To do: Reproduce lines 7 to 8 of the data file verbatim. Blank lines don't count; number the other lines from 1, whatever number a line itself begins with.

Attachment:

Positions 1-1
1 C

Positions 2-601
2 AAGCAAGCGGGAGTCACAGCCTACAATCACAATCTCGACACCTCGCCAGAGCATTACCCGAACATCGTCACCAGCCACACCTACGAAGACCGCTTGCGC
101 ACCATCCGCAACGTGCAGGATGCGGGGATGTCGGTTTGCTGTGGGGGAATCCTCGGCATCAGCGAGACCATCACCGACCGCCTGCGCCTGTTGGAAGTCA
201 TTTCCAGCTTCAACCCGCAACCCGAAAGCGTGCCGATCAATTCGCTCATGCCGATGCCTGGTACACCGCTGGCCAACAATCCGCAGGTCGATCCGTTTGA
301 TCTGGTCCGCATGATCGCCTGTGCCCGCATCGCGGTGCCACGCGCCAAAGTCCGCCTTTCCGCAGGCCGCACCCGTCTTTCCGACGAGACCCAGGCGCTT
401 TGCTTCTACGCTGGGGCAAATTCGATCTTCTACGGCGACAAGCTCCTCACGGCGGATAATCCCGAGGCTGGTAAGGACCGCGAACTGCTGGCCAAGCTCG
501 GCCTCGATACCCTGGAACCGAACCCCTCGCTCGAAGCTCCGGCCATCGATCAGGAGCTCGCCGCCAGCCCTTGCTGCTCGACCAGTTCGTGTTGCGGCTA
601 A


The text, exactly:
301 TCTGGTCCGCATGATCGCCTGTGCCCGCATCGCGGTGCCACGCGCCAAAGTCCGCCTTTCCGCAGGCCGCACCCGTCTTTCCGACGAGACCCAGGCGCTT
401 TGCTTCTACGCTGGGGCAAATTCGATCTTCTACGGCGACAAGCTCCTCACGGCGGATAATCCCGAGGCTGGTAAGGACCGCGAACTGCTGGCCAAGCTCG